Procedure: Install Netscape Communicator (Windows)

If a web browser is not installed, install Netscape Communicator or Microsoft Internet Explorer using procedures provided by those vendors. Netscape Communicator is provided on the Cisco ONS 15454 software CD. To install it:


Step 1 Insert the Cisco ONS 15454 software CD into your PC's CD drive.

Step 2 In the Windows/Netscape directory, double click n32e461.exe and follow the on-screen instructions.

Procedure: Install the Java Files (Windows)


Step 1 Insert the ONS 15454 software CD into your PC's CD drive.

Step 2 In the Windows/Jre1.2.2 folder, double click jre1_2_2-win.exe and follow the on-screen instructions.

Step 3 In the Windows folder, double click JavaPolicyInstall.bat.

A message displays on the DOS screen stating the installation was successful.

Step 4 Enable the JRE 1.2 plug-in:

(a) From the Windows Start menu, select Programs>Java Plug-in Control Panel.

(b) On the Java Plug-in Properties dialog, click the Advanced tab.

(c) Under Java Run Time Environment, choose JRE 1.2.

(d) Click Apply. Close the Java Plug-in Properties dialog.


3.3 Preparing Solaris Workstations to Run CTC

To install CTC Release 2.2.0 software on Solaris workstations, the workstation must have Solaris 2.6 or 2.7 installed, with a minimum 128 megabytes of RAM. Use the following procedures to install Netscape and the appropriate Java files on the Solaris workstation.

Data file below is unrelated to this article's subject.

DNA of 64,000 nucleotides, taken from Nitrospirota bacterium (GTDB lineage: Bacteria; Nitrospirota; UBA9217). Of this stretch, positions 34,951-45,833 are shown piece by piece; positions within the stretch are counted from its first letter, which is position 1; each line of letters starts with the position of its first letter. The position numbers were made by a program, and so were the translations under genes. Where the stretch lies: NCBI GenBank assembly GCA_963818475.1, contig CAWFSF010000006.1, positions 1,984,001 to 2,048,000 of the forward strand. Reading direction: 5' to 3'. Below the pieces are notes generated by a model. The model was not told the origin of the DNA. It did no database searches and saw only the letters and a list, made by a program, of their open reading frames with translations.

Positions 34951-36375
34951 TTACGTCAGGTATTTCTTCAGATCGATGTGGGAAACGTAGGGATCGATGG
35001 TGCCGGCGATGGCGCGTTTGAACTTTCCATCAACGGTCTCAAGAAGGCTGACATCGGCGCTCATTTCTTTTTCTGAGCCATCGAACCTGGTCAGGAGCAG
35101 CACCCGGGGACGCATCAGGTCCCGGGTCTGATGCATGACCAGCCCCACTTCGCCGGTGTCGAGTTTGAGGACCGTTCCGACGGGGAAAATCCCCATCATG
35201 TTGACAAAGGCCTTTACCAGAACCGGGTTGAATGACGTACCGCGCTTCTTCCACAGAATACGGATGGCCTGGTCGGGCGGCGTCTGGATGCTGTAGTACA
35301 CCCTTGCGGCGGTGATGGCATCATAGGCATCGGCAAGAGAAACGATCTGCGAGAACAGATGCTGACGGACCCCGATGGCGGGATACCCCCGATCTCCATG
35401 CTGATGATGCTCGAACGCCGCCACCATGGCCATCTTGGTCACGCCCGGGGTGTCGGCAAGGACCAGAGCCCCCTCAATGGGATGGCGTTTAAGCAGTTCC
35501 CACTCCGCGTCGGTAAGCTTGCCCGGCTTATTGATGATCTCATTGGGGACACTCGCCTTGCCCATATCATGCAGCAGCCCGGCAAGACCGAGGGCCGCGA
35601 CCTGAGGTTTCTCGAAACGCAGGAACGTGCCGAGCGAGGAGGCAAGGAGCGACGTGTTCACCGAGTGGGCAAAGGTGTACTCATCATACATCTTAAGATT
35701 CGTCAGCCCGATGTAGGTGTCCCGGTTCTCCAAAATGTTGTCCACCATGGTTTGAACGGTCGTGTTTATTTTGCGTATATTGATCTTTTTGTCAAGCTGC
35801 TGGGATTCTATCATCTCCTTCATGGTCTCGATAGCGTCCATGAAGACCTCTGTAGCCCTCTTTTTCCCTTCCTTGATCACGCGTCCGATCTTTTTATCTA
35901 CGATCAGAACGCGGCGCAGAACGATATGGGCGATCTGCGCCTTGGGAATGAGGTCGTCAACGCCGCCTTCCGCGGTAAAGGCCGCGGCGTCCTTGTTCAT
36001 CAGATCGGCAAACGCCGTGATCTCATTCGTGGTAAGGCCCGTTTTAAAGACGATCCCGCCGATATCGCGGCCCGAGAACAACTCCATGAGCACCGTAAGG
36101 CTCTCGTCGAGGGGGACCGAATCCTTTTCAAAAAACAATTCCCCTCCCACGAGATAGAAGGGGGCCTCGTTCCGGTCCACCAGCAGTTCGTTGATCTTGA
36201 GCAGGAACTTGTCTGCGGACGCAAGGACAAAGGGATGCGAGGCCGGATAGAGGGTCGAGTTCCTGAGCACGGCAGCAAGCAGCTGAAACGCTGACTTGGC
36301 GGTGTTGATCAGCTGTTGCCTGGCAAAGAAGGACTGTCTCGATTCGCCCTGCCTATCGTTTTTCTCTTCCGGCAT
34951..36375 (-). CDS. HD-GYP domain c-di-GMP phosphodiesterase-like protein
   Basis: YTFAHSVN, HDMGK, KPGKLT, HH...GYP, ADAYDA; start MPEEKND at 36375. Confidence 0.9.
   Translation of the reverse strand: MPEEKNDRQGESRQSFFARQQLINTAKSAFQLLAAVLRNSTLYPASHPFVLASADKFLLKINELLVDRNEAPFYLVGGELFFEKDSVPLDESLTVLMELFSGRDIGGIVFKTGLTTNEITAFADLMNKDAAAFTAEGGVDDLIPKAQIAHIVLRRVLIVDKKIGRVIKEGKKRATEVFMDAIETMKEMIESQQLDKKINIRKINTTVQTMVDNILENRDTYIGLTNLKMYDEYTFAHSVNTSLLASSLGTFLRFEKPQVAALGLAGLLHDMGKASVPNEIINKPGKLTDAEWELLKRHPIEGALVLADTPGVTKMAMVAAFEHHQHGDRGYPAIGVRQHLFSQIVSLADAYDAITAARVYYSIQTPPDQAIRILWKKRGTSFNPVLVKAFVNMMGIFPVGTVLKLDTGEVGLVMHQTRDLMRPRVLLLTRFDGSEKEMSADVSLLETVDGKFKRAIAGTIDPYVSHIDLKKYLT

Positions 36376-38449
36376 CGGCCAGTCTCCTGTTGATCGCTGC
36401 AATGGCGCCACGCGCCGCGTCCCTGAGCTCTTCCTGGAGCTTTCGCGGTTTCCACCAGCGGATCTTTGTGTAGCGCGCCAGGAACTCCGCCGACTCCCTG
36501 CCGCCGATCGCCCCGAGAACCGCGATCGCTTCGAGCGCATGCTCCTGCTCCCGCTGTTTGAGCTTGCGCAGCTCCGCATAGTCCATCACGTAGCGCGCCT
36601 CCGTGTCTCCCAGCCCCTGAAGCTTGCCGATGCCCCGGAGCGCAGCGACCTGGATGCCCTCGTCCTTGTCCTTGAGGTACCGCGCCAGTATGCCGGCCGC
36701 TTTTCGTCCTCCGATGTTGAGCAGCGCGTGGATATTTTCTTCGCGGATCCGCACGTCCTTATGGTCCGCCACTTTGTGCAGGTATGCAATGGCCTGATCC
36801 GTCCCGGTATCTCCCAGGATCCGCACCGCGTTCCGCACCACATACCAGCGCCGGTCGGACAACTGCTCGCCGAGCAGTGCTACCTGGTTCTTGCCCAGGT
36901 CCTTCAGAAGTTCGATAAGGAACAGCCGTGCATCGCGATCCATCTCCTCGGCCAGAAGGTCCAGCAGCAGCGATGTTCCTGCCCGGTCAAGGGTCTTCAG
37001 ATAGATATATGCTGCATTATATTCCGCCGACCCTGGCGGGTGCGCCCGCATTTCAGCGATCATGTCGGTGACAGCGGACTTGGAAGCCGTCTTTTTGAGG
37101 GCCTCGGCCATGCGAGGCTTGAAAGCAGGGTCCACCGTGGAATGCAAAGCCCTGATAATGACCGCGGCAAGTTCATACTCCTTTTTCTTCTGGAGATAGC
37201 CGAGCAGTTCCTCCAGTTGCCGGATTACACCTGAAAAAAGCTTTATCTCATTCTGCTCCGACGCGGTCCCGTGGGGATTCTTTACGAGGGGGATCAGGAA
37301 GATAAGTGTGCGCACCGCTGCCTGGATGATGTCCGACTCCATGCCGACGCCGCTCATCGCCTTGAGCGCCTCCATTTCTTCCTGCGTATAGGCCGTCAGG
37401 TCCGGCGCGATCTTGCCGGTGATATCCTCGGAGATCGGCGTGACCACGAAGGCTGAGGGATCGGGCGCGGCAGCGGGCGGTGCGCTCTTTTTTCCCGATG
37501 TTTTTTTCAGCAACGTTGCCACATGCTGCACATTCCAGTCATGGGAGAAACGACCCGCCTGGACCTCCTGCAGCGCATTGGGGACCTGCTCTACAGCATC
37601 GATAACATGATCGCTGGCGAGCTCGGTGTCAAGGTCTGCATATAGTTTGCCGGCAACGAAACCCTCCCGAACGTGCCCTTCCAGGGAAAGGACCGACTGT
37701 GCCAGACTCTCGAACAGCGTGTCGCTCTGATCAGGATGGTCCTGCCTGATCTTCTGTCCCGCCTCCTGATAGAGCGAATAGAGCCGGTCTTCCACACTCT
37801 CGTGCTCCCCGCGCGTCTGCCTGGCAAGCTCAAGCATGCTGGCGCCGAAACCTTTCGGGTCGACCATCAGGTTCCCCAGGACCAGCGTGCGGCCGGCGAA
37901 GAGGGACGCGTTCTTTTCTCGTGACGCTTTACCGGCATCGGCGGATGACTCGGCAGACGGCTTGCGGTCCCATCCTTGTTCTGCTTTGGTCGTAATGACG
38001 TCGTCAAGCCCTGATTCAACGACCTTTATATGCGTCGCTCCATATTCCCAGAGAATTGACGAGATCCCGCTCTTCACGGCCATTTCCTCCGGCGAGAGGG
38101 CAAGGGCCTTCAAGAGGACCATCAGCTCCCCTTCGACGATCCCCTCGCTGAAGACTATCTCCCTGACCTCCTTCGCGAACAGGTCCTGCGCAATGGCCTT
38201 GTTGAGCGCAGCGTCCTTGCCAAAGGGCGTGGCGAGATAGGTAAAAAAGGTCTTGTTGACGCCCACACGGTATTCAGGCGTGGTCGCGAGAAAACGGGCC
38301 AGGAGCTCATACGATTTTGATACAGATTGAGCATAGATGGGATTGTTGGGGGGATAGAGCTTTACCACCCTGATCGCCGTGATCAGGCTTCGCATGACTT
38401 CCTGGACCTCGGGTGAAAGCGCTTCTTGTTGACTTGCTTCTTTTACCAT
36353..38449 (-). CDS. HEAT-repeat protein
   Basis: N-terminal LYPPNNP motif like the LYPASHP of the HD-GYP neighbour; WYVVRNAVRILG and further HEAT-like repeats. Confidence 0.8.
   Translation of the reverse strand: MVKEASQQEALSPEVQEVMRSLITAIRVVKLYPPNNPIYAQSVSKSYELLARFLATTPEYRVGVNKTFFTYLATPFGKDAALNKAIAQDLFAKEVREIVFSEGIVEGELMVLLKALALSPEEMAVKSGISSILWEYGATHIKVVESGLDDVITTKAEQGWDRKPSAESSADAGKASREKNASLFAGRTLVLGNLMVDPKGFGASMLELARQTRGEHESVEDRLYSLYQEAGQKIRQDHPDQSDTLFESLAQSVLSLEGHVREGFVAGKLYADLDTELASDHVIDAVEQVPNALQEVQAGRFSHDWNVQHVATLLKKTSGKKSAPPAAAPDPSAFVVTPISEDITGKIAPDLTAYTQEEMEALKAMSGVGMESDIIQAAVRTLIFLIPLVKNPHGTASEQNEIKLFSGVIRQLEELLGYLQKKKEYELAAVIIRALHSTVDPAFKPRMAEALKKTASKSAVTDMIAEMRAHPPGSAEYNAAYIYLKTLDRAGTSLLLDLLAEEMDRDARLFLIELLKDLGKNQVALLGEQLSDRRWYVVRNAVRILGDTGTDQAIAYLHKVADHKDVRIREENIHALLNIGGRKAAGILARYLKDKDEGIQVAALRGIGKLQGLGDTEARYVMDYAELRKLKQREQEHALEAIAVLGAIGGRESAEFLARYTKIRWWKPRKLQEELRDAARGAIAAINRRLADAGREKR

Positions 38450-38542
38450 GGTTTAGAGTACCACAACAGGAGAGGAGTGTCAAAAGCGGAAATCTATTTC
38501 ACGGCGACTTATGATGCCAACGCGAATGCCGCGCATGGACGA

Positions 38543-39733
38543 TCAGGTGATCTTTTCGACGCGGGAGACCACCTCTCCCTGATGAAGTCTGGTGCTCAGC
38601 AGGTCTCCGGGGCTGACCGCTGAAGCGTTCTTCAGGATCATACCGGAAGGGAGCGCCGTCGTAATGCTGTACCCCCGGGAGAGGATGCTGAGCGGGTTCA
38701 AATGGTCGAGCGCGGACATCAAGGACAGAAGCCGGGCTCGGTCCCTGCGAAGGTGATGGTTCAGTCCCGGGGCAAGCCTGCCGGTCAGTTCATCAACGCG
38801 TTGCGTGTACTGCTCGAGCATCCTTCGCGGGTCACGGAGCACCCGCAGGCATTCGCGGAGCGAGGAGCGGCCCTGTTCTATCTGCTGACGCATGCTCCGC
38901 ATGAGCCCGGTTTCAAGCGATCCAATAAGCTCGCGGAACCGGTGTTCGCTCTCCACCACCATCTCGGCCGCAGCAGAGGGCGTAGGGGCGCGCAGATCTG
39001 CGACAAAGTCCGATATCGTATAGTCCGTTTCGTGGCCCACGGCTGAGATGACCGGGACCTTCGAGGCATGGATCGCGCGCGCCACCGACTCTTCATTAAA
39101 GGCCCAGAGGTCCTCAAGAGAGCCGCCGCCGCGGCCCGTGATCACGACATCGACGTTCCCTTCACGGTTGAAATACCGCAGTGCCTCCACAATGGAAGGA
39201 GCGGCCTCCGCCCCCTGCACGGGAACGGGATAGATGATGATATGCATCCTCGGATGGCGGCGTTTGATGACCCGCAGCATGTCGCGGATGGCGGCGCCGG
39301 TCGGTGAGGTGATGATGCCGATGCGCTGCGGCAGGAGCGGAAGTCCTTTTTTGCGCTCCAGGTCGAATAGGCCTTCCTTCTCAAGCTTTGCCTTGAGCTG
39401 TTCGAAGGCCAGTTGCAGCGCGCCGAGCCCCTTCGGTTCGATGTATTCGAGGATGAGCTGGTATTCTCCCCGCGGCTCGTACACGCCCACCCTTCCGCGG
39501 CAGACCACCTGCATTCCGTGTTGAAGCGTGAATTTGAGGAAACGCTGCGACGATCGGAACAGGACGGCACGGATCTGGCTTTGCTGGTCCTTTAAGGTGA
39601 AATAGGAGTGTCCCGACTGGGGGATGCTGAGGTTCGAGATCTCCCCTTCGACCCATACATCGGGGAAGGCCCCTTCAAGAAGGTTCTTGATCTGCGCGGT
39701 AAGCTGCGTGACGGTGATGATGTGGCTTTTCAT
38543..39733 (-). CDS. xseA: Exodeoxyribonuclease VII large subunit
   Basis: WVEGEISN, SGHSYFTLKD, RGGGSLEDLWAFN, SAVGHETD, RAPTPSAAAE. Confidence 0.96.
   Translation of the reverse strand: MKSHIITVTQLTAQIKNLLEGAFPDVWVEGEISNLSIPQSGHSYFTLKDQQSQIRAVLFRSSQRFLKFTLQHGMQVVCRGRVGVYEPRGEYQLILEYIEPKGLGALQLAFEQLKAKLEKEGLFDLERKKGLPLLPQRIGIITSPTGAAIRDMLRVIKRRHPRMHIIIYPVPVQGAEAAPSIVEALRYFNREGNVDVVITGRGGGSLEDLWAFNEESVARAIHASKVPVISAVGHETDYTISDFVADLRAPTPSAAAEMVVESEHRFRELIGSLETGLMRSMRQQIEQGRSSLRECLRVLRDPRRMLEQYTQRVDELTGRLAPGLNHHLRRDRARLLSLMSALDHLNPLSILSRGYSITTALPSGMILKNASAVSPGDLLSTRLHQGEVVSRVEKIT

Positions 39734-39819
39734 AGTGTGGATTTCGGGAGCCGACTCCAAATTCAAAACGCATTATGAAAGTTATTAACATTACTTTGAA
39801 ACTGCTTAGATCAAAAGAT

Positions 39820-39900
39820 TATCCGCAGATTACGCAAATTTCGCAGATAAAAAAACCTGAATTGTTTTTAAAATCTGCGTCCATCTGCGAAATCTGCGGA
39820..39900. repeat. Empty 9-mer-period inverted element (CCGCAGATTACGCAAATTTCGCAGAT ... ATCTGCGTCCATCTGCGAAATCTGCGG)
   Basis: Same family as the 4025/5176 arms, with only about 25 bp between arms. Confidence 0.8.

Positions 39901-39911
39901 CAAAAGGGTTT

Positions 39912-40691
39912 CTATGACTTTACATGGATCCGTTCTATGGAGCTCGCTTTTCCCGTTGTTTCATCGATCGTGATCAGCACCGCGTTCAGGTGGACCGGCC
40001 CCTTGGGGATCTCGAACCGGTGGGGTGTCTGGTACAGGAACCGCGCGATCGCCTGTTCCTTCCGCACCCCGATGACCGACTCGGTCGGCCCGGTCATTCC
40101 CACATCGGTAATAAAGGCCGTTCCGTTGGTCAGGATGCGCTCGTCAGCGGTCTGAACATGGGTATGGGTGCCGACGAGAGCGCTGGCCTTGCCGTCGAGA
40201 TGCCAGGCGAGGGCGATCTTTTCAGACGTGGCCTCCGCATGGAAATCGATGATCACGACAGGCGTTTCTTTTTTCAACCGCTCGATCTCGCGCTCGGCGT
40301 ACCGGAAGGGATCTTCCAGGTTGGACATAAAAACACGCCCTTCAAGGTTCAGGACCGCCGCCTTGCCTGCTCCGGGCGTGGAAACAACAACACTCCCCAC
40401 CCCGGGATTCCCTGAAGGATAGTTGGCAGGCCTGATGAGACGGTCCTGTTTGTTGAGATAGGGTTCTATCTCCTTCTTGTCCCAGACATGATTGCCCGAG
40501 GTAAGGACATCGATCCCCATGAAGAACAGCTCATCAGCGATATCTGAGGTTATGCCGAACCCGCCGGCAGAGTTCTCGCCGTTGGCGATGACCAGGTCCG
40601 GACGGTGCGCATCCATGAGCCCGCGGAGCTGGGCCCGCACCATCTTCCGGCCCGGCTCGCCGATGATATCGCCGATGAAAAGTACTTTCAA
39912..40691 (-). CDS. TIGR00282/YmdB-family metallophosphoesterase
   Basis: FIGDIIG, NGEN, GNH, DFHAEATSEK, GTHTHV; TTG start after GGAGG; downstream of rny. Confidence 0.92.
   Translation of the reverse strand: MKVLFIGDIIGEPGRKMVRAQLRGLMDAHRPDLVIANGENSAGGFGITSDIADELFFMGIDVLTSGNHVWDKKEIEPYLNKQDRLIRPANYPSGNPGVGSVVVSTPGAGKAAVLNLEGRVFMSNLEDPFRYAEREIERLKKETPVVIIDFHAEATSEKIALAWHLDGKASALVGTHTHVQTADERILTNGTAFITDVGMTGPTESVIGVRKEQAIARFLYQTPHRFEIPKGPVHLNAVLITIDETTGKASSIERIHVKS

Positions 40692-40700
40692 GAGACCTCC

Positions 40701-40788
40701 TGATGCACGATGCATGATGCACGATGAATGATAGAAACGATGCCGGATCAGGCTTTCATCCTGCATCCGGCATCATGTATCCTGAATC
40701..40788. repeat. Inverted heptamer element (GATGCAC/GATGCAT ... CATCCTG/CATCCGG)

Note   Solaris installation instructions use "CD/" instead of an actual CD-ROM path. Remember to substitute the path to your CD-ROM drive.


Procedure: Install qzip

To install Netscape, you need qzip. If q zip is not installed:


Step 1 Insert the Cisco Transport Controller Release 2.2.0 CD into your CD-ROM drive. If the directory of the CD does not open automatically, open it.

Step 2 Extract the files from the CD/Solaris/files.tar archive to a temporary directory on your hard drive by typing:

cd /var/tmp
tar xvf /CD/solaris/files.tar

Step 3 Copy qzip from the /var/tmp/Solaris/Netscape to /usr/local/bin (you may need to create /usr/local/bin and add it to your path). Type:

mkdir -p /usr/local/bin
cp /var/tmp/Solaris/Netscape/qzip /usr/local/bin

Step 4 Add /usr/local/bin and /opt/NSCPcom to your search path by typing:

csh: % set path = ( /usr/local/bin /opt/NSCPcom $path )
sh or ksh: # PATH=/usr/local/bin:/opt/NSCPcom:$PATH
# export PATH

Step 5 Set the environment variable in the startup files in each user's home directory: .cshrc for csh and .profile for sh or ksh.


Procedure: Install Netscape Navigator (Solaris)

If Netscape Navigator 4.08 or Netscape Communicator 4.61 or later is not installed on the workstation, install it from the CTC Release 2.2.0 CD:


Step 1 Insert the Cisco Transport Controller Release 2.2.0 CD into your CD-ROM drive. If the directory of the CD does not open automatically, open it.

Step 2 Extract the files from the CD/Solaris/files.tar archive (if not extracted in a previous procedure) to a temporary directory on your hard drive by typing:

cd /var/tmp
tar xvf /CD/solaris/files.tar

Step 3 Go to /var/tmp/Solaris/Netscape and type:

tar xvf navigator-v408-export.sparc-sun-solaris2.5.1.tar

Step 4 Follow the instructions in: /var/tmp/Solaris/Netscape/navigator-v408.sparc-sun-solaris2.5.1/README.install.

When prompted for the Netscape Communicator software location, type:

/opt/NSCPcom